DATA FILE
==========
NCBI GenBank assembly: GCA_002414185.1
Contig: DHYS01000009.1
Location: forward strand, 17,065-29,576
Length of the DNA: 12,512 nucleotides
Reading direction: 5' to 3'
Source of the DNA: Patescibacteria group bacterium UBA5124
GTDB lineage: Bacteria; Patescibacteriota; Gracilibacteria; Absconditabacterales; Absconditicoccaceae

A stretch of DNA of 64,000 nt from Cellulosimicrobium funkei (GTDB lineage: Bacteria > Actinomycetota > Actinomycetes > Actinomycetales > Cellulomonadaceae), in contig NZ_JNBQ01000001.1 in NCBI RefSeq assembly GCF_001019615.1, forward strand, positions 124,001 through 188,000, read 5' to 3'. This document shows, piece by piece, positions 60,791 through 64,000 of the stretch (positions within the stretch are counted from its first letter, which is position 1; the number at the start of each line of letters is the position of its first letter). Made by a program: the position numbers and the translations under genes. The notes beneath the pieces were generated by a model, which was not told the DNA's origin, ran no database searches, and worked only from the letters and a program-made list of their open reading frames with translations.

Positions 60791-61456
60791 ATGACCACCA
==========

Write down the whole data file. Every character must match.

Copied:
NCBI GenBank assembly: GCA_002414185.1
Contig: DHYS01000009.1
Location: forward strand, 17,065-29,576
Length of the DNA: 12,512 nucleotides
Reading direction: 5' to 3'
Source of the DNA: Patescibacteria group bacterium UBA5124
GTDB lineage: Bacteria; Patescibacteriota; Gracilibacteria; Absconditabacterales; Absconditicoccaceae

A stretch of DNA of 64,000 nt from Cellulosimicrobium funkei (GTDB lineage: Bacteria > Actinomycetota > Actinomycetes > Actinomycetales > Cellulomonadaceae), in contig NZ_JNBQ01000001.1 in NCBI RefSeq assembly GCF_001019615.1, forward strand, positions 124,001 through 188,000, read 5' to 3'. This document shows, piece by piece, positions 60,791 through 64,000 of the stretch (positions within the stretch are counted from its first letter, which is position 1; the number at the start of each line of letters is the position of its first letter). Made by a program: the position numbers and the translations under genes. The notes beneath the pieces were generated by a model, which was not told the DNA's origin, ran no database searches, and worked only from the letters and a program-made list of their open reading frames with translations.

Positions 60791-61456
60791 ATGACCACCA